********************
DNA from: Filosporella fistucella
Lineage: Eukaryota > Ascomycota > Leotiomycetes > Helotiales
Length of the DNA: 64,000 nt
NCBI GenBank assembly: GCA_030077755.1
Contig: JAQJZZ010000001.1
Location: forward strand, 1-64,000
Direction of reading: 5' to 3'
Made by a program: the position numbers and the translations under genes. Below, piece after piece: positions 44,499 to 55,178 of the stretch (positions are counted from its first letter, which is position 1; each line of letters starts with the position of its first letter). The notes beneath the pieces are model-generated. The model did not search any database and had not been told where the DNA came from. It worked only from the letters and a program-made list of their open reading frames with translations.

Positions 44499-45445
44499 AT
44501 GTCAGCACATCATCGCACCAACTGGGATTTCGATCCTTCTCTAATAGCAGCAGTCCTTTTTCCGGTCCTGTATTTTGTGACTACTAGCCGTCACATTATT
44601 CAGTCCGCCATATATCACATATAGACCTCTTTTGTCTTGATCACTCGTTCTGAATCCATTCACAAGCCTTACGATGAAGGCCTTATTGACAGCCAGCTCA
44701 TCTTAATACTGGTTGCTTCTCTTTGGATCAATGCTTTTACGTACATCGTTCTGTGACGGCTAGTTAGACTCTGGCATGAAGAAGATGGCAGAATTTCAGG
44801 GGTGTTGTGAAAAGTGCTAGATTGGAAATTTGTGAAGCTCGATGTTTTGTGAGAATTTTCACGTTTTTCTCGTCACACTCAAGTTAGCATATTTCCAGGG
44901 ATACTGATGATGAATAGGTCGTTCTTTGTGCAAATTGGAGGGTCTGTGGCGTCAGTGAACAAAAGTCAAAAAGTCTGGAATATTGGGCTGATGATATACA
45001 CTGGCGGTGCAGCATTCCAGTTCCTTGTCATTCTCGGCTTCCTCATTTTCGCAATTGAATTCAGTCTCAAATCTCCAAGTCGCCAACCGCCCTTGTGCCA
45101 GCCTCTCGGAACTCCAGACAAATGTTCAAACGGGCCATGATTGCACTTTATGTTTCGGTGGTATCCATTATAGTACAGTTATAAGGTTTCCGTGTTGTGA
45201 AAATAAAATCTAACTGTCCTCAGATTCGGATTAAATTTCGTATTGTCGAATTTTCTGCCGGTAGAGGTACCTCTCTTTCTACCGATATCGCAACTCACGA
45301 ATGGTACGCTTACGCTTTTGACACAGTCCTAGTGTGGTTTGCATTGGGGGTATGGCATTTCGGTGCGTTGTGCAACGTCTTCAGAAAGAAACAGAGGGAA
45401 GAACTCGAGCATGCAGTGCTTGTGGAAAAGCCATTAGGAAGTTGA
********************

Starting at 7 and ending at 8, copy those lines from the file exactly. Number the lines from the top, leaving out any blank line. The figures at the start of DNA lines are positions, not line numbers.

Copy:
Direction of reading: 5' to 3'
Made by a program: the position numbers and the translations under genes. Below, piece after piece: positions 44,499 to 55,178 of the stretch (positions are counted from its first letter, which is position 1; each line of letters starts with the position of its first letter). The notes beneath the pieces are model-generated. The model did not search any database and had not been told where the DNA came from. It worked only from the letters and a program-made list of their open reading frames with translations.